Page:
Italian Immigrant CookingA few years back my unindicted co-conspirator of the kitchen, Mark picked up this cookbook and just wouldn't stop raving about it. He would point at the grandmotherly visage of the author, Elodia Rigante, on the cover and exclaim, "Look at that face! How could she not be a great cook?"
He has a tendancy for overstatement - particularly when it comes to Italian cooking -so I was doubious until I leafed through the book myself. Then I spent a frantic afternoon copying down several of the recipes to try at my own place. Sure enough, they worked like a charm. Then Mark ensured all that labor went to naught by giving me a copy of the book for Christmas. Thanks... er, I think.
What I liked about this book is that there is a straight-forward practicality to it that is the true hallmark of the regular cook. There are the obligatory nostalgia aspects but the book is well organized so they don't get in the way of the recipes.
Most importantly, the recipes are simple, to the point and don't go much for the fancy trimmings. They tell you how to prepare the dish in question and don't waste your time with fancy nonsense. Moreover, the book is full of little touches on very simple dishes that make them stand out from more mundane versions.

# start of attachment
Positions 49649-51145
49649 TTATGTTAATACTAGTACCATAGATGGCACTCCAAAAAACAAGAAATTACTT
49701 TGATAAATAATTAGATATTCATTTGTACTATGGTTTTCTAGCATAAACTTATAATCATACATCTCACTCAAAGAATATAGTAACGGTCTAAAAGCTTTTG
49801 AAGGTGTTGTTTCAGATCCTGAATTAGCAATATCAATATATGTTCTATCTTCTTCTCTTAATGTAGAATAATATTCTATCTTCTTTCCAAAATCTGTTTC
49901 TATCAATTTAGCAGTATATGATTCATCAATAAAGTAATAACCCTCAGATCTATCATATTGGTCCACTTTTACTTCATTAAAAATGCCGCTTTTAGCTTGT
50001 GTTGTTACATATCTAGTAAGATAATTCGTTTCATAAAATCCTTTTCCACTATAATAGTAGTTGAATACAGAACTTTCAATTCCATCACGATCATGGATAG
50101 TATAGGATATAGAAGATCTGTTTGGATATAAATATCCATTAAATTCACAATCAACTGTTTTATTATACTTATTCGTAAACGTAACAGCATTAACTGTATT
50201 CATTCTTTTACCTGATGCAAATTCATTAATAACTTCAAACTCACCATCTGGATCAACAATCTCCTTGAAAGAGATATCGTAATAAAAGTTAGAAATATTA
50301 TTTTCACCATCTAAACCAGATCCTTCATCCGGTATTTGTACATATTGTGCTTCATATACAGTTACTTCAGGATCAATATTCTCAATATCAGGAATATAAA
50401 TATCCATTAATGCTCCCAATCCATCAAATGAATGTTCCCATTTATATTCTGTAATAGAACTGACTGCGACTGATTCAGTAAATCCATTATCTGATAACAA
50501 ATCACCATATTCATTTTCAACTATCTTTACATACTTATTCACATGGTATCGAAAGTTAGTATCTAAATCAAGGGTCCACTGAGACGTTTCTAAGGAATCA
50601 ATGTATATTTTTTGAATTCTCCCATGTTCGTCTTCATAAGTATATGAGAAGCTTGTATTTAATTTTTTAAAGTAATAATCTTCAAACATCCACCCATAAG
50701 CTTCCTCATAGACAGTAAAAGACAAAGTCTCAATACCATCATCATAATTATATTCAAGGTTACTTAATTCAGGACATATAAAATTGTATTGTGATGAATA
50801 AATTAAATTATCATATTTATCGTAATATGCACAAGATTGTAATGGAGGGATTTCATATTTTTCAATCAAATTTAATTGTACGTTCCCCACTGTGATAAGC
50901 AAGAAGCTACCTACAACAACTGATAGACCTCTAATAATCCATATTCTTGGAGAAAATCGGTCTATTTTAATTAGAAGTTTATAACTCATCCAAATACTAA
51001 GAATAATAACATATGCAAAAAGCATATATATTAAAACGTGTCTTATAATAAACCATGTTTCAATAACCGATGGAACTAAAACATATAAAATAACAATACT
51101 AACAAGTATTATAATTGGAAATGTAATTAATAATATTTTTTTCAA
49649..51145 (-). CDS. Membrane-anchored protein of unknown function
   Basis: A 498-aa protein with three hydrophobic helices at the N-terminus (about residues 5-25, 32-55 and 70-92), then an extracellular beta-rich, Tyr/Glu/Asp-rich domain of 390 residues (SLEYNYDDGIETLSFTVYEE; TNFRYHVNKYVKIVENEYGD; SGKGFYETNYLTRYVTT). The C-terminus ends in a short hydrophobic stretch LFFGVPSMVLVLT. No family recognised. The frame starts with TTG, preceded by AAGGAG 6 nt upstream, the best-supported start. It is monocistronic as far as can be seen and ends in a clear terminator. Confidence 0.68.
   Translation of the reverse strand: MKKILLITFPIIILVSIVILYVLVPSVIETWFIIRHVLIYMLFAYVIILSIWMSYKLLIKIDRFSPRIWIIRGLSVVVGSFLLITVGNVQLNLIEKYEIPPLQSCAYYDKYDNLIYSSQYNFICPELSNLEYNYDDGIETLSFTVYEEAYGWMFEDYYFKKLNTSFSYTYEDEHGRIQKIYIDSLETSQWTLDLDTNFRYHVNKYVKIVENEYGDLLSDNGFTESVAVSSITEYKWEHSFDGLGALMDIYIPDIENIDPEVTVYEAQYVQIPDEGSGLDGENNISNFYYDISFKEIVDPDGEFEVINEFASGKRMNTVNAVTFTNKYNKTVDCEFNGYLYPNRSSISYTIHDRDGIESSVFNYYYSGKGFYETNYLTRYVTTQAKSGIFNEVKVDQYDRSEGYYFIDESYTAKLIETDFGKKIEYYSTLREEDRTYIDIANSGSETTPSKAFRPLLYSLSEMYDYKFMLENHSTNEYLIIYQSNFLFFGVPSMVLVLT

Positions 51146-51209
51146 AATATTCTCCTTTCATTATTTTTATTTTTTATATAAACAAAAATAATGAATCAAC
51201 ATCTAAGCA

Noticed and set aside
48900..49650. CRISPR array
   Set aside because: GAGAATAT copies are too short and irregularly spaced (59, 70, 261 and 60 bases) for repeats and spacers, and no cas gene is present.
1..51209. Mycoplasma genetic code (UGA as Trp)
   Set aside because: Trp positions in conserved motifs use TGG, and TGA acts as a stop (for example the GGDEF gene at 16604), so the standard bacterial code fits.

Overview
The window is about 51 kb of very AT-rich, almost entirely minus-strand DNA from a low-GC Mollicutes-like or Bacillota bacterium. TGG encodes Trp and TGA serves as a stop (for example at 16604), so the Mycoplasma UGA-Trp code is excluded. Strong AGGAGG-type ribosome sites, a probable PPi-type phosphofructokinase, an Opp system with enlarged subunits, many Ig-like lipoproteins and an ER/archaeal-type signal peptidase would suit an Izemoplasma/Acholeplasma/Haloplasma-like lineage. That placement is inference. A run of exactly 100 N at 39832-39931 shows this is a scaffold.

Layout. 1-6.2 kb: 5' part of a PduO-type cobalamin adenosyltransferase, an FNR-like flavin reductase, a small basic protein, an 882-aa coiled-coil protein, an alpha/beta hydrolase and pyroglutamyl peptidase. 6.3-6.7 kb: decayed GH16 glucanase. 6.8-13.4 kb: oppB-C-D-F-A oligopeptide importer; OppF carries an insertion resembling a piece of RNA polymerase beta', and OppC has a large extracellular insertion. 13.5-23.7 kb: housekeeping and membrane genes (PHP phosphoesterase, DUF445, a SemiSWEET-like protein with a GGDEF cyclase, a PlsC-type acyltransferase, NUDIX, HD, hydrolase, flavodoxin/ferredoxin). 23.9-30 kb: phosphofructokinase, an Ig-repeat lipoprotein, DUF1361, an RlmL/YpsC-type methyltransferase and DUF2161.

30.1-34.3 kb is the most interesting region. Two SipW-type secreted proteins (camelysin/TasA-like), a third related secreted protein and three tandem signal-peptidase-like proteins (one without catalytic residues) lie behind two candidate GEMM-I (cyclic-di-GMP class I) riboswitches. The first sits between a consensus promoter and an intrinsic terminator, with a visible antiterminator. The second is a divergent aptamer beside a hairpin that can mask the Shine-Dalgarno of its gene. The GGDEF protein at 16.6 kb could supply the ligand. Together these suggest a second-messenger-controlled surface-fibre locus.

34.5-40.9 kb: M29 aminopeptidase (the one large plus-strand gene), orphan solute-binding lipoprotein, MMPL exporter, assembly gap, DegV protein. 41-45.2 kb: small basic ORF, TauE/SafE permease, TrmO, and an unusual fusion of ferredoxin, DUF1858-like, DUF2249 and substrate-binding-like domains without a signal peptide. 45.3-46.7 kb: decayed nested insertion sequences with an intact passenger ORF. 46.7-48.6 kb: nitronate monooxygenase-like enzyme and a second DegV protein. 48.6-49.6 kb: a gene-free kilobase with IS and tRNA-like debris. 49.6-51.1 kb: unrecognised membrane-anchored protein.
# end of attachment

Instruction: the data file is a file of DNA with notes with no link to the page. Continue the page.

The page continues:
The approach is understandable if you have ever seen an "authentic" family recipe written down. There usually are no written down recipes. The dish is usually prepared from memory and experience. So usually the best you get is a guideline on how to make it and you have to supply the decades of practice. This cookbook understands that and doesn't try and pretend you are going to cook like Mrs. Rigante anytime soon.
If you are looking for a basic book on Italian cooking to get you started on the cuisine, you can hardly find a better book than this one. Sadly, it is out of print now but back issues don't seem to be too tough to find.
|add a comment|